Mark Melancon was blunt in addressing what happened at SunTrust Park on Thursday.
“I felt like I gave that game away,” the Braves’ closer said. “It’s on me.”
Melancon, who had been 11-for-11 in save chances since joining the team at the trade deadline, was charged with both a blown save and a loss as the Braves fell 7-6 to the St. Louis Cardinals in Game 1 of a National League Division Series.
“I’m going to own that one,” Melancon said.
He entered the game in the eighth inning with two outs, two runners on base and the Braves clinging to a 3-2 lead. He gave up a game-tying single to left field by pinch-hitter Matt Carpenter.
Then, in the ninth inning, Melancon allowed four runs on four hits, including two-run doubles by Marcell Ozuna and Kolten Wong. That gave the Cardinals a 7-3 lead, which was large enough to hold up through the Braves’ three-run rally in the bottom of the ninth.
“They made solid contact on two 0-2 pitches there,” said Melancon, referring to Dexter Fowler’s single and Ozuna’s double. “Wong made a nice hit down the line with good contact (on the first pitch of an at-bat). So it just comes down to execution on my part.
“I tip my cap because it was a good job by them. … But in my mind those pitches have to be better.”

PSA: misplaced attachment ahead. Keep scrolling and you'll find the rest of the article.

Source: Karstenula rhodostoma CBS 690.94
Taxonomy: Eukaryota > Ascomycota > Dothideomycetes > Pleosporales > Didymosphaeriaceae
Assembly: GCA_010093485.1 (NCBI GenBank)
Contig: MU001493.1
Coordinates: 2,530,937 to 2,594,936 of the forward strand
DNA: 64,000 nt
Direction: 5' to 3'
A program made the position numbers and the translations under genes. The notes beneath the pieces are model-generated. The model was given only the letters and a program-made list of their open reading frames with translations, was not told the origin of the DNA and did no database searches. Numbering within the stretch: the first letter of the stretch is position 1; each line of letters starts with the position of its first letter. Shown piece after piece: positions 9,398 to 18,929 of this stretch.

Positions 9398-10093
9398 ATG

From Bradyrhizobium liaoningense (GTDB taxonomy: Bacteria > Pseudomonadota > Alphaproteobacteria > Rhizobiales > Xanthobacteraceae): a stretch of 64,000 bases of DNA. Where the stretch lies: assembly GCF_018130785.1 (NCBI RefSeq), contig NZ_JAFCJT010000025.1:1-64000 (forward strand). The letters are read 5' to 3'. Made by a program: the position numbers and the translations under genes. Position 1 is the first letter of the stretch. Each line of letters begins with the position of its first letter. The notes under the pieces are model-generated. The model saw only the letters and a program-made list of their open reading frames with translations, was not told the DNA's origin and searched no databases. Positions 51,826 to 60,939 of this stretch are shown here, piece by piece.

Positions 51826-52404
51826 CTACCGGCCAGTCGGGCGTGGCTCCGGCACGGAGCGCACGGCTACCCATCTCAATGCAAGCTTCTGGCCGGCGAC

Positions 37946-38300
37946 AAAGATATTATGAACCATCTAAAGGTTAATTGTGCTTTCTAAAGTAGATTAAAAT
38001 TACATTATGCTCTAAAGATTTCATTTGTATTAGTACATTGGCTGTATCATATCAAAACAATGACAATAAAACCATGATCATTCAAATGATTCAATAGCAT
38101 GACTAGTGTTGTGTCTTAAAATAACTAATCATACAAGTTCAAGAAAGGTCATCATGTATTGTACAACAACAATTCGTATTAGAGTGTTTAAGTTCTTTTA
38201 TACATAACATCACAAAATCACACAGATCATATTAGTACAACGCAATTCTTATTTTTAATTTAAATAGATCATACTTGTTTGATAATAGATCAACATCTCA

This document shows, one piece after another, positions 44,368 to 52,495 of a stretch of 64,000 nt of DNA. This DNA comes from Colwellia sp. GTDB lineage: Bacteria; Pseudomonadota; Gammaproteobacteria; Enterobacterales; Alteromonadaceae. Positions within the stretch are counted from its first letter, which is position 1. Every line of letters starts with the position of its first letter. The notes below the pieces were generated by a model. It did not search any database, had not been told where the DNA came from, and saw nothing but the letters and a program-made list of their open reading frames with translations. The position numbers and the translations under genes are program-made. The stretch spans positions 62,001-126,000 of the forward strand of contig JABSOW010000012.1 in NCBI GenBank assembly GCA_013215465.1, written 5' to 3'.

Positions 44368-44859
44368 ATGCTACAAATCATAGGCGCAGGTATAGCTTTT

The Braves turned the game over to their bullpen with two outs in the fifth inning, when starter Dallas Keuchel was lifted after allowing a run that tied the score 1-1. The bullpen held up for a while. Darren O’Day got the final out of the fifth. Shane Greene worked a scoreless sixth despite a leadoff double. Max Fried pitched a 1-2-3 seventh with two strikeouts, and by then the Braves led 3-1.
“We had the whole thing set up right where we wanted it,” manager Brian Snitker said.
But then it all went wrong, the bullpen allowing six runs over the final two innings. Eight of the Cardinals’ 14 hits in the game came during the eighth and ninth innings.
Snitker’s plan had been for Chris Martin to pitch the eighth and Melancon the ninth. Martin took the mound to start the eighth but was removed with left oblique tightness during his warm-up pitches.
“It just kind of throws everything for a loop right there,” Braves first baseman Freddie Freeman said of the untimely injury.
Luke Jackson entered the game unexpectedly and surrendered a 446-foot home run to left field by the first batter he faced, Paul Goldschmidt, to trim the Braves’ lead to 3-2. Jackson retired the next two batters, but then allowed back-to-back singles. Enter Melancon, who lost the lead in the eighth (on a run charged to Jackson) and the game in the ninth.
“The (rest of the) bullpen did good in my opinion,” Melancon said. “It was me that did bad.”
Now the bullpen must rebound from the late-inning implosion as the Braves try to get the series back on track.
“It’s something we have to move on from,” Melancon said. “We saw what our offense can do in the last inning there.”
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